Photograph by Jonathan Irish, Nat Geo Image Collection
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A police officer in India was shot and killed while attempting to arrest a gang suspected of poaching barasingha, or swamp deer, which are considered vulnerable. 

Photograph by Jonathan Irish, Nat Geo Image Collection

Law Enforcement Officer Fatally Shot By Suspected Poacher

In this week’s crime blotter: a bust gone wrong, a butterfly smuggling ring, and a scooter pangolin heist.

Anant Kumar Yadav and three other police officers in Uttarakhand, a state in northern India, received a tip about an illegal wildlife sale. When the police arrived on the scene on the night of April 6, The Times of India reports, they found three men—supposedly waiting for clients—with a leopard skin and the antlers of a swamp deer.

While the suspects were being questioned, two people hidden in the jungle pelted stones at the cops. In the ensuing fray, a man shot Yadav, who was later pronounced dead. His colleagues seized the wildlife parts before the five men fled.

According to his fellow officers, Yadav was “an expert in cracking the network of liquor, drug mafia, and animal poachers.”

Some other wildlife crime busts and convictions around the world announced this past week:

BUTTERFLY BLUES: Chinese customs officials intercepted about 2,800 butterfly specimens smuggled into the country from Malaysia and Indonesia, according to South China Morning Post. Law enforcement officers arrested four people suspected of belonging to a cross-border smuggling ring. The specimens included 1,180 rare butterflies and 261 endangered species.

IVORY INTERCEPTORS: Officers at Jomo Kenyatta International Airport, in Nairobi, Kenya, arrested two Chinese nationals suspected of trafficking ivory and pangolin scales, according to The Star. The duo—who possessed two pieces of raw ivory, an ivory bangle and comb, and a pound of pangolin scales—were headed to Guangzou, China. This bust comes three days after authorities at the airport nabbed three men en route to China with ivory bangles and necklaces made from lion teeth.

POISONED TIGERS: Park management in Madhya Pradesh, a state in central India, apprehended three men in connection with the poisoning of a tiger and her two cubs, the Hindustan Times reports. Authorities suspect that the villagers poisoned a spotted deer so the tigers would eat it and die.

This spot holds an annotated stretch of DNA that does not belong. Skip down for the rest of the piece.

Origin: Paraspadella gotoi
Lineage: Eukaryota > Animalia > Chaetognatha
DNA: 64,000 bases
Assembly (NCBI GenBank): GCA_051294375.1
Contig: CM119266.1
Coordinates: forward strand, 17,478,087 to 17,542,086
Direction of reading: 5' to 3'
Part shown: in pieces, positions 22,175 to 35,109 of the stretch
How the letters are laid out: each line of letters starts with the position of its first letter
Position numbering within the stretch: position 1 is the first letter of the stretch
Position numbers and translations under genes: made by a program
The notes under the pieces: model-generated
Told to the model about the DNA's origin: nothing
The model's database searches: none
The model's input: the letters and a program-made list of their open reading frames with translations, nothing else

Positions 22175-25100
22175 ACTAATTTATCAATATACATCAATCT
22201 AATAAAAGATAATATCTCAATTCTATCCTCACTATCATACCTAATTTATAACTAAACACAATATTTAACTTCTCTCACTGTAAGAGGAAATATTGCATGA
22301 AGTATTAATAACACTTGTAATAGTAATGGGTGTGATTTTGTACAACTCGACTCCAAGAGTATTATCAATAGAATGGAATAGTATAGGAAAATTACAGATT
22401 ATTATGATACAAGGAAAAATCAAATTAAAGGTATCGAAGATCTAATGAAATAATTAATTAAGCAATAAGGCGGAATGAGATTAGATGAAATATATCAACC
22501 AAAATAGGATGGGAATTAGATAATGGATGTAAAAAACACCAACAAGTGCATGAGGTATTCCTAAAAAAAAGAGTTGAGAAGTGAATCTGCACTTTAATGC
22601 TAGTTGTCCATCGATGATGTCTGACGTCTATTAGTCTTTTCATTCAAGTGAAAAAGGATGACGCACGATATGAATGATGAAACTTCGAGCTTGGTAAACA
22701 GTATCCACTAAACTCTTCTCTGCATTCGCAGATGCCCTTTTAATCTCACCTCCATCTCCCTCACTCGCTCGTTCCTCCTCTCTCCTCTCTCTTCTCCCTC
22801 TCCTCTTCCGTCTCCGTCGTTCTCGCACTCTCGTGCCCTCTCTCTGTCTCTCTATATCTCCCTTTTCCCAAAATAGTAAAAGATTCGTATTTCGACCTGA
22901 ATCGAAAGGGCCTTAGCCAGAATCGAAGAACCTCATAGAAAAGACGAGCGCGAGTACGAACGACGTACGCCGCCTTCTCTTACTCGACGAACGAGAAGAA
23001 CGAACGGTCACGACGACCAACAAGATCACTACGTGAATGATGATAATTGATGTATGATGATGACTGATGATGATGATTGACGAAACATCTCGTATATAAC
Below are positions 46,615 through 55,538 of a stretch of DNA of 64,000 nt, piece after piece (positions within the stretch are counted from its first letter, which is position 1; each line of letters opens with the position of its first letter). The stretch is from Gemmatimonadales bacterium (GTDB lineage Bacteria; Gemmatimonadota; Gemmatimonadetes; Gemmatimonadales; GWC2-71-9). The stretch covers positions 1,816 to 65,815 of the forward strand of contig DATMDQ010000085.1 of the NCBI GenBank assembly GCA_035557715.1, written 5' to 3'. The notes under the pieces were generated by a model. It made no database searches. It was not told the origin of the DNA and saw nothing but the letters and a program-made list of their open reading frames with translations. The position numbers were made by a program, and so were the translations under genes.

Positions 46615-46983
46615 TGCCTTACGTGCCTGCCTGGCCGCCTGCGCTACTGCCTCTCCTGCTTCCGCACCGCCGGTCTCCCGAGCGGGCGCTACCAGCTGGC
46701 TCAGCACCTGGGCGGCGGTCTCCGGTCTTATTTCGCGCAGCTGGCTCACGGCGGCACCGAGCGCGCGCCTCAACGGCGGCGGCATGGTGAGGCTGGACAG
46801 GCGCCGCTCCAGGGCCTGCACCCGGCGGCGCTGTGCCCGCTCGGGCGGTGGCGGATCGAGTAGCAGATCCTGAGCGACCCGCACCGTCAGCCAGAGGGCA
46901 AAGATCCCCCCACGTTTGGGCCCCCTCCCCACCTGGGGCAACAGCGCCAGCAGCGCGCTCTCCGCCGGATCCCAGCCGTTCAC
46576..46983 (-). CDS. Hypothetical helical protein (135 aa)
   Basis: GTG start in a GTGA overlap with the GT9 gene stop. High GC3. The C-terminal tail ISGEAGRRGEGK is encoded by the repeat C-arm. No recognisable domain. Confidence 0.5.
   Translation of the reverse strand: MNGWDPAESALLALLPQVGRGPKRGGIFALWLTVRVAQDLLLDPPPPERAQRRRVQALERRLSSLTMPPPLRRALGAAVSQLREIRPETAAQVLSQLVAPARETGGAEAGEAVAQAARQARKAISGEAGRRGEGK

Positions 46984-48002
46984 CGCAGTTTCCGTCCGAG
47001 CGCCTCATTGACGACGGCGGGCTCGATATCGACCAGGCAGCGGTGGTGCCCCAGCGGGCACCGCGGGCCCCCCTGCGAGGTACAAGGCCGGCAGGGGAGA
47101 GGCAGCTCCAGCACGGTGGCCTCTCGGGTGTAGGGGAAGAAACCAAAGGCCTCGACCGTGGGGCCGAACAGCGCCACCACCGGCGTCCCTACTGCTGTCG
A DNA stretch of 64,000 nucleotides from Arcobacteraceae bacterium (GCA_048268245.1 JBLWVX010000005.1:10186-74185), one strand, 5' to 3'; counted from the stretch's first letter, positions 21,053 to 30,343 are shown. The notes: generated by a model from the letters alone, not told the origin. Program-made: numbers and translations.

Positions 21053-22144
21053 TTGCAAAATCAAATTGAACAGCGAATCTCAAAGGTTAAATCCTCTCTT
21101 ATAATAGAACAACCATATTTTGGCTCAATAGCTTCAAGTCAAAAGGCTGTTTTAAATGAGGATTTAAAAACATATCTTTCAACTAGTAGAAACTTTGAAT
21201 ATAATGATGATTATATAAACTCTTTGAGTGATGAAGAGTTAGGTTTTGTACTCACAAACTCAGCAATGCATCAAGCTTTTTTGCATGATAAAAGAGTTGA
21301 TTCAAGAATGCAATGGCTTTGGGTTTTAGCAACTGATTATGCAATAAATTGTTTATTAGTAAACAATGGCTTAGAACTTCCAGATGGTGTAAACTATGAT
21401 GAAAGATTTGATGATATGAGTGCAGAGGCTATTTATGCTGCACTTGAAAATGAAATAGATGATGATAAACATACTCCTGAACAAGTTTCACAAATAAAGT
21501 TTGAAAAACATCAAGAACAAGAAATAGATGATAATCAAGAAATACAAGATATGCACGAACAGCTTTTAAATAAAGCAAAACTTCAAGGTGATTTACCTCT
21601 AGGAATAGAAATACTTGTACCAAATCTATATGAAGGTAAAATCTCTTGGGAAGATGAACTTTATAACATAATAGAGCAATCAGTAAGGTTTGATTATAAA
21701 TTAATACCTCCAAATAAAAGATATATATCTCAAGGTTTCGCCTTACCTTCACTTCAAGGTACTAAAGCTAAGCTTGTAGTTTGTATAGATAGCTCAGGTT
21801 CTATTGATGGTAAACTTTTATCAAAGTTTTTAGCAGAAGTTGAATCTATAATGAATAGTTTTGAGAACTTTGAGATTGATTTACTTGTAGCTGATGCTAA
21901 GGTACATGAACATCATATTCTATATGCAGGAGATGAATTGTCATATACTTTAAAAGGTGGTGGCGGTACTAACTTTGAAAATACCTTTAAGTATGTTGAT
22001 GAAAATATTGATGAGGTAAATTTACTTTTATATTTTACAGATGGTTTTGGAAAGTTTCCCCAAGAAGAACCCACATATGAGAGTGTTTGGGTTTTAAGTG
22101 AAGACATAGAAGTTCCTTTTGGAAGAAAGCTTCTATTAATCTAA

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Green tree pythons are becoming increasingly popular in the pet trade.

SNAKES IN BAGS: Officials at the Soekarno-Hatta International Airport, in Jakarta, Indonesia, nabbed two Malaysian men for allegedly smuggling 23 reptiles and amphibians, announced TRAFFIC, the wildlife trade monitoring organization. The men had planned to fly to Kuala Lumpur, Malaysia. They had seven pythons—including threatened green tree pythons—seven lizards, and nine frogs hidden in their bags.

TUSK TAKERS: Thai officials at Suvarnabhumi International Airport, in Bangkok, Thailand, confiscated nearly 700 pounds of African elephant tusks worth about $800,000, the Associated Press says. The ivory had come from Mozambique, and a Kenyan man was supposedly due to pick up the parcels. Police believe he fled the country after learning that the illicit material had been seized.

SCOOTERED PANGOLINS: Border officials arrested a suspected smuggler carrying seven pangolins on his scooter, says Britain’s the Mirror. In footage documenting the dramatic capture, the suspect is seen abandoning his scooter and running away before he’s caught. Pangolins are believed to be the most trafficked mammals in the world.

ABALONE BUST: Police in Cape Town, South Africa, seized 50 boxes of abalone from a bus bound for Pretoria, Eyewitness News reports. “There will definitely be an arrest following this,” said safety official J.P. Smith, according to the publication. “We know that there was an exchange of poached marine goods for drugs and now one must wonder how many drugs and possibly firearms have been smuggled back on these buses into Cape Town.”

This story was produced by National Geographic’s Special Investigations Unit, which focuses on wildlife crime and is made possible by grants from the BAND Foundation and the Woodtiger Fund. Read more stories from the SIU on Wildlife Watch. Send tips, feedback, and story ideas to